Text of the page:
In a speech Monday to the J Street conference in Washington, the senior White House adviser on Middle East peace issues said the current process of the United States working with both sides on bridging proposals needs more time.
“That process hasn't played out yet,” Ross said. “We'll make a judgment on where the process is, where the two sides are and what we think the most appropriate steps are on where we'll have the most impact.
Though he called the status quo “unsustainable,” Ross also rejected unilateral moves, including the current Palestinian effort to gain international recognition for statehood.
“Unilateral moves aren't going to produce agreements unless unilateral moves are basically negotiated behind the scenes,” he said. “For peace to succeed, the parties have to own it and defend it. They're not going to defend it unless they own it.”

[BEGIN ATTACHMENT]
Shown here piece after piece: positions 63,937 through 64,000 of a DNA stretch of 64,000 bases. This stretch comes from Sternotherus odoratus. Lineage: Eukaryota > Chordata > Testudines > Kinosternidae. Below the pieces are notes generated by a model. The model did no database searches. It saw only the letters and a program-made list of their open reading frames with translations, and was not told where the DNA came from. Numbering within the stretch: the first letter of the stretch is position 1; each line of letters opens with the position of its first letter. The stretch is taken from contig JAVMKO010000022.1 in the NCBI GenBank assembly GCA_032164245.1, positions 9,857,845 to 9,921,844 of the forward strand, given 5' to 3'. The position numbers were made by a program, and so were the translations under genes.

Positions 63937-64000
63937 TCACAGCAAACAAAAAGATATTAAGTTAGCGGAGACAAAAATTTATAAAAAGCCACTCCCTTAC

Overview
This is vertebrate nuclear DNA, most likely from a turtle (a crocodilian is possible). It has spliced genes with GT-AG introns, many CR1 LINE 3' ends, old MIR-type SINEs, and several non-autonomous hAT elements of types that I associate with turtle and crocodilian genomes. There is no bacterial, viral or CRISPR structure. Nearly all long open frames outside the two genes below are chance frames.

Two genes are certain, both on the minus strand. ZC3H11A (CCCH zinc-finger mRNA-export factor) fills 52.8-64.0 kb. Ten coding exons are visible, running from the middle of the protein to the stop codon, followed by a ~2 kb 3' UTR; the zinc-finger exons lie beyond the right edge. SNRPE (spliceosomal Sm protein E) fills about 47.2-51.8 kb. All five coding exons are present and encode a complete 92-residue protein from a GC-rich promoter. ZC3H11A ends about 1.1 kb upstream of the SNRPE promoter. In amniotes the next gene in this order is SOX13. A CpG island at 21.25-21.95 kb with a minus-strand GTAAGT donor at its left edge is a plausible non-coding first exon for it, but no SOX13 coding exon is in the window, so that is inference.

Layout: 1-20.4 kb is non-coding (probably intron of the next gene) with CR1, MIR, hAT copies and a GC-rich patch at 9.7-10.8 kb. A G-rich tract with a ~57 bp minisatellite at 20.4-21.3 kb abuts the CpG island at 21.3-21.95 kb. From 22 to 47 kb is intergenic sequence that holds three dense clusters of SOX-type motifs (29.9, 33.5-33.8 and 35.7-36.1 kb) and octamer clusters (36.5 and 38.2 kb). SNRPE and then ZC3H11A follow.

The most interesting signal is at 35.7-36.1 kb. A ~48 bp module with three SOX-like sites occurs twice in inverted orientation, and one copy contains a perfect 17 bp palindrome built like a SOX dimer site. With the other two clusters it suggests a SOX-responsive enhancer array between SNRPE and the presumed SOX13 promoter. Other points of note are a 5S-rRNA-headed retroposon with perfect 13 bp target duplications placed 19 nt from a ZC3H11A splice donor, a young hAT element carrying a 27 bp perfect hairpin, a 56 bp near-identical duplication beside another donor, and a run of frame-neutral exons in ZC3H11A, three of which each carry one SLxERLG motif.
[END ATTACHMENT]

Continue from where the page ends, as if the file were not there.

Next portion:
Referring to the unrest in the Arab world, Ross said the Obama administration had been talking to Arab leaders about the need for reform from its earliest days in office.
“That is not a conversation that began on Jan. 25,” he said, referring to the date of the first major demonstration in Egypt. “We stressed repeatedly that Egyptians needed to open their political system.
“We support principles, processes and institution building, and not personalities. We have been looking at these issues of reform and how to carry them out in the region for some period of time.”
Ross praised the Egyptian military for its handling of the protests that toppled President Hosni Mubarak and said now is not the time to cut aid to Egypt, but to use aid to help Egypt in its time of political transition.
Some 2,000 people came to this week's J Street conference, which will culminate in a lobbying day Tuesday on Capitol Hill
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